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S I T TI BI
Registered at the Post Office as a Newspaper Est. 1893
INCORPORATED WITH THE CONGLETON AND MACCLESFIELD MERCURY
THURSDAY, 7th JANUARY, 2010.
INSIDE: OUR COMPREHENSIVE PROPERTY GUIDE FEATURING LOCAL ESTATE AGENTS
On road to snowhere
Alsager road closuresReaders' Views Pages 37-41Page 11
What’s on... What’s gone...
Residents' true grit
Will charging pay for car parks or not?
Snow good to be home
By Chris Young A Freedom of Information request made y the “Chronicle” reveals confl icting claims about what will happen to the money raised by parking charges, due to be introduced in Congleton on Monday.
It also reveals a claim that other services would suffer if Cheshire East Council’s “general fund” was not topped up by the income from parking fees.
A request was made to the nitary authority to make public all correspondence between critics of the scheme and Coun David Brickhill, the councillor in charge of implementing it.
Cheshire East has always maintained that income from charges would go towards maintaining car parks and roads — not used for general council funds.
As recently as 21st December council leader Wesley Fitzgerald said: “Any surpluses are re-invested in car parks, on street regulation and the maintenance and development of our highways network and road safety improvements.”
However, in one email exchange in August, between Coun Brickhill and a critic whose name was kept anonymous, the councillor was asked where the money raised by charges would go.
The writer was sceptical that the council spent all of its income from pay and display charges on maintaining or building car parks in the area, and questions the cost/ revenue relationship.
Coun Brickhill replied: “We have never hidden the fact that there is a surplus which goes to a general fund for the council.
“If this was removed then either alternative sources of income would have to be found or services cut instead.”
In another email correspondence in July, Coun Brickhill claims that many of his fellow councillors that are opposed to parking charges are only speaking out to get the favour of voters.
The critic slams Coun Brickhill for his claims that free parking does not benefi t town centres, and for dismissing Macclesfi eld councillors’ calls for a trial free period in their town.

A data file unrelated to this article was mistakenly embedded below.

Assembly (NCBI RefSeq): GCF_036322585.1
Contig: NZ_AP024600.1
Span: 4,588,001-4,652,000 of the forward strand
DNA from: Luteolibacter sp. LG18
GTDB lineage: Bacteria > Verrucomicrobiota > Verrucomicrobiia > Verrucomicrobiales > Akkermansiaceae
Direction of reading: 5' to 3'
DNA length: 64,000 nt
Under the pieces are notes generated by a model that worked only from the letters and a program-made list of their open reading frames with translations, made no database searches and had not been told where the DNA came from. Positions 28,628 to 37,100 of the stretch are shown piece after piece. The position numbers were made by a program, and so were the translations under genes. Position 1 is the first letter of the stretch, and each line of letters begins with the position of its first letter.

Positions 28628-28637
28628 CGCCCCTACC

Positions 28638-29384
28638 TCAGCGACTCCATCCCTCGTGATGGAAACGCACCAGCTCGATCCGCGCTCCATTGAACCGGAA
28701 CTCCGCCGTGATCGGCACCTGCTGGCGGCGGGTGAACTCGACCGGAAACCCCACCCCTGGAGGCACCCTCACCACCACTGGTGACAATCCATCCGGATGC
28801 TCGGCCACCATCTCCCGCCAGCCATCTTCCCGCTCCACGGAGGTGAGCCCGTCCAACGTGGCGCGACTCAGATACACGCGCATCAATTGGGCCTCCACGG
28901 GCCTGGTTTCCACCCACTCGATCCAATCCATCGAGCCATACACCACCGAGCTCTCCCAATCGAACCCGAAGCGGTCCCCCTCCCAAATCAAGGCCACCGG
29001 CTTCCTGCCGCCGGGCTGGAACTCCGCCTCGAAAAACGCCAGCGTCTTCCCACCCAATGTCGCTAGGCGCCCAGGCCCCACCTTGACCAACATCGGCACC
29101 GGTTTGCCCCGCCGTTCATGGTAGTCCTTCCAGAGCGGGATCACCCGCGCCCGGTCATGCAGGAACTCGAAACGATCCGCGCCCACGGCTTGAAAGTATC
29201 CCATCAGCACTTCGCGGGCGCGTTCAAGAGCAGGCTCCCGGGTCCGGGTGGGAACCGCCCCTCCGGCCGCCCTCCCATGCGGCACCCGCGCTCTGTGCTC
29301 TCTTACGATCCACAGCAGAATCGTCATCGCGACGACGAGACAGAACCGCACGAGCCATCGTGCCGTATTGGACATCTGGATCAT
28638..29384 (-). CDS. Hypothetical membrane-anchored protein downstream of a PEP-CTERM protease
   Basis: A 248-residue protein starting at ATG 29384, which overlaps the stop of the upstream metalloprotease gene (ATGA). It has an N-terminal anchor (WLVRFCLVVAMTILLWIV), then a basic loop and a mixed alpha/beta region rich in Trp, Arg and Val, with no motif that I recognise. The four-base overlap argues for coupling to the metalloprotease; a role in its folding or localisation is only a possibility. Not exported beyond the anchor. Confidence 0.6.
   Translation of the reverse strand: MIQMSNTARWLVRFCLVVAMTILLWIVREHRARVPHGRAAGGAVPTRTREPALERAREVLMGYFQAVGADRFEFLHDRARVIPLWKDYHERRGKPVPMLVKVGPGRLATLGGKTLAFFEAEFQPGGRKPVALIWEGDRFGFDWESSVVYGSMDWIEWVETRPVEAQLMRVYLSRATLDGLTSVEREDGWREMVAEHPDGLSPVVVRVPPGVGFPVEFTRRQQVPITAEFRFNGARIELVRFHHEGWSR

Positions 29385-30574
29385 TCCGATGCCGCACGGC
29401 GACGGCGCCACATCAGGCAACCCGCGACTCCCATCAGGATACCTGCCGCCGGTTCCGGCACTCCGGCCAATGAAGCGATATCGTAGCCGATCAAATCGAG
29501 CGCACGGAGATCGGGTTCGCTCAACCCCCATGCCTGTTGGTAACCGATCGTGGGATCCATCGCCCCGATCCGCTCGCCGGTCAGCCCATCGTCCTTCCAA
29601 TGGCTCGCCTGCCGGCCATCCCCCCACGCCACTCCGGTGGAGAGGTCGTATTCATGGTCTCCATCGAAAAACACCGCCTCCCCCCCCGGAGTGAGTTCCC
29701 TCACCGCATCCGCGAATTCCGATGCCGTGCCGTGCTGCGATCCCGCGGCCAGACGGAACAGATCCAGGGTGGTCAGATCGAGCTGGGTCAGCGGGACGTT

He had previously dismissed the request saying it would cost the council money and had no proven positive impact on businesses.
• —Turn to back page.
Why are pavements not gritted? Sliding shoppers demand answer from council
Newborn Theo Wiltshaw was welcomed into the world on New Year’s Day as Congleton’s fi rst baby of 2010, but his journey home the next day became a big battle against mother nature as he and his parents were stranded in the snow for over eight hours. For the full story and another picture, turn to the back page. (“Chronicle” photo. 114/10).
By Stephanie Barnett Cheshire East Council has reassured residents that services will continue as normal this week, despite the severe weather warnings.
In a statement sent to the “Chronicle” on Monday, the council said its 17 gritting vehicles were working “through the night” to combat the snow across the borough.
It said: “All vehicles have been attending priority routes and this should continue over the next 48 hours.”
Although it stated that the major roads would be gritted, the statement continued: “Due to the freezing temperatures and snowfall predicted, it is unlikely that secondary routes will be treated, but grit bins will be refi lled regularly.”
However, some Cheshire East residents were unhappy with the conditions and complaints were made about the lack of grit in the town centre, especially on pavements.
Maureen Bedral, of Mill Green,
Congleton, said staff at the council “need to pull their fi nger out”.
She told the “Chronicle” her 73-year-old husband nearly fell walking into the town because none of the pavements were gritted.
She said: “The so-called local authority is too far removed from the real needs of the residents and its list of priority spots is a load of gobbledy gook.”
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A Congleton shopper who didn’t want to be named said she saw a woman have a bad fall in the ice on Worrall Street on Monday.
She said: “I was walking down Worrall Street towards the leisure centre when I saw a woman lose her footing and land in the road. There was a thud as she hit the pavement and she was screaming in agony. She couldn’t get up and it looked like she’d broken her hip.
“I’m not surprised she fell. The pavements were treacherous. Why are they not being gritted?”
Congleton worker James Jackson said Worrall Street and Park Road pavements were “like an ice rink”. He said he had to hang onto the railings on Park Road for support and added: “It was hairy, to say the least.”
SALENOW ONFantastic Reductions on Swimwear• —Turn to back page.